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Without question, running out of money is the number one reason that new practices fail. A state of financial panic always leads to a failure to spend time on the other critical practice-building tasks: excellent client service, administrative duties (especially billing) and marketing.
First, get advice from your state bar's practice management advisor. Next, prepare a detailed business plan and a realistic budget (see www.practicepro.ca/finances booklet). Keeping your financial house in order means arranging for a line of credit, and pinching pennies the first year or so. Share space or work from home, don't rush to hire staff—and stay out of Staples. Bill something every week to create cash flow, and spend time on management and marketing. And remember, for handling all the deadlines and tasks that come with running a practice, nothing is more powerful than practice management software.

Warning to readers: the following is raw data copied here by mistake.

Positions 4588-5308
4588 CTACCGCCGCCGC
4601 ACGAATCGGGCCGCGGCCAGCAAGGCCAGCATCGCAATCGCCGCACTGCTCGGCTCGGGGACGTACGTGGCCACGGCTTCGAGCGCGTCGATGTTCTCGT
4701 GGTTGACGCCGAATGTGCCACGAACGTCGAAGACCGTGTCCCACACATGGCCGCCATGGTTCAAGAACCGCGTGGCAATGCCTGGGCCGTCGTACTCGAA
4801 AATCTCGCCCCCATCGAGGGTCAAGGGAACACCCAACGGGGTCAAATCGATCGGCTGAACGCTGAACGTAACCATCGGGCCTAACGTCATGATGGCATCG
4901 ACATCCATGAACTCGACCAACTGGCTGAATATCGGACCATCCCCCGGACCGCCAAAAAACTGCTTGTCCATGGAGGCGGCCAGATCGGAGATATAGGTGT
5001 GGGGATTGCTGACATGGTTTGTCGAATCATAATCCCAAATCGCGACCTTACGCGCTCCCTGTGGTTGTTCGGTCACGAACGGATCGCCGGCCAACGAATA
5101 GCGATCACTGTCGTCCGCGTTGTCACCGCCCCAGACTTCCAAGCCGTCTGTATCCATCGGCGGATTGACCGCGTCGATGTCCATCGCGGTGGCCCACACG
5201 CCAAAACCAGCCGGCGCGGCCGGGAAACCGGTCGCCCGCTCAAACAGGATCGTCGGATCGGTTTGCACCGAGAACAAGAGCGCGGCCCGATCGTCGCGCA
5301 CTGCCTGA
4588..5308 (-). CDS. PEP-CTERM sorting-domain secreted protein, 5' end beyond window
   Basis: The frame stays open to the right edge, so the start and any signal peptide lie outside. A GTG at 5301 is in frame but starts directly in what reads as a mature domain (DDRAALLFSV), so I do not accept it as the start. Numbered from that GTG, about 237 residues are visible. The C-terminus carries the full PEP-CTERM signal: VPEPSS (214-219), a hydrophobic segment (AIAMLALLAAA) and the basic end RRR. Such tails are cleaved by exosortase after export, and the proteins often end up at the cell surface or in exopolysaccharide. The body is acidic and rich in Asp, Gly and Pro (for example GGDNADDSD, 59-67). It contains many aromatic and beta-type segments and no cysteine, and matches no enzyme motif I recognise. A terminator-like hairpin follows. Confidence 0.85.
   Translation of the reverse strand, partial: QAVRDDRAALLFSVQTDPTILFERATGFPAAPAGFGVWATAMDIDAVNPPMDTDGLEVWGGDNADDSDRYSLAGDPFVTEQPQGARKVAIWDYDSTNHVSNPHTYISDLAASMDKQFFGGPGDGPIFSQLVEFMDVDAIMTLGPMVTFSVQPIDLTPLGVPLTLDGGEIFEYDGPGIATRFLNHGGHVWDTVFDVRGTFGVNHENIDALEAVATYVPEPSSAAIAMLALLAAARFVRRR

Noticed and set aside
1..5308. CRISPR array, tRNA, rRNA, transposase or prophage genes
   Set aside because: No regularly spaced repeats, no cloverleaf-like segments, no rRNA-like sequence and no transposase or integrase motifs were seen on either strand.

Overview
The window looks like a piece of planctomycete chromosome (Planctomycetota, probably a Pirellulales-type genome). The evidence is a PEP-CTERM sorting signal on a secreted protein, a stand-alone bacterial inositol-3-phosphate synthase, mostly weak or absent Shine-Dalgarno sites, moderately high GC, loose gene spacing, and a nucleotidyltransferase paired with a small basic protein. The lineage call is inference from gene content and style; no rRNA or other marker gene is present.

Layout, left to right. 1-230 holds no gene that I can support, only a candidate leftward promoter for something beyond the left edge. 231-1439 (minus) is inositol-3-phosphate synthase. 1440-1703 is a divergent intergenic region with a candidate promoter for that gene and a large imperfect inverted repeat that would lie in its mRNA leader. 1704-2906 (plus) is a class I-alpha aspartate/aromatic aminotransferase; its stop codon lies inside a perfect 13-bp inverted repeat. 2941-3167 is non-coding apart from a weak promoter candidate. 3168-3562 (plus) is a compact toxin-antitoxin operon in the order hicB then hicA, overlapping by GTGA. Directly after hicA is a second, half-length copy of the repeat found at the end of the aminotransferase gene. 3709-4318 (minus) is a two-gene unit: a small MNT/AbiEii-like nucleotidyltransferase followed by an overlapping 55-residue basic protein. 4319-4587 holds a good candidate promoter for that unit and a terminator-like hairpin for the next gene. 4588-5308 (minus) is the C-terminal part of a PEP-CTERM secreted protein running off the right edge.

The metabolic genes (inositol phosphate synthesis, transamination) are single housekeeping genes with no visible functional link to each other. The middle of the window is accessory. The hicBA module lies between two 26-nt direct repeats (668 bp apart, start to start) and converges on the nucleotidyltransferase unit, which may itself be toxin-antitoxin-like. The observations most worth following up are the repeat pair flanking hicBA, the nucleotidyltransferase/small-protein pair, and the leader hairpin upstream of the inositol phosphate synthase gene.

Communications and relationship problems are responsible for 40 to 50 percent of the malpractice claims in most areas of the law. Excelling at client service means making lawyer-client communication the top priority. Keep clients informed on everything they need to know and understand, and always document the information they provide to you and the advice and work you give to them. You will never get sued by a happy client.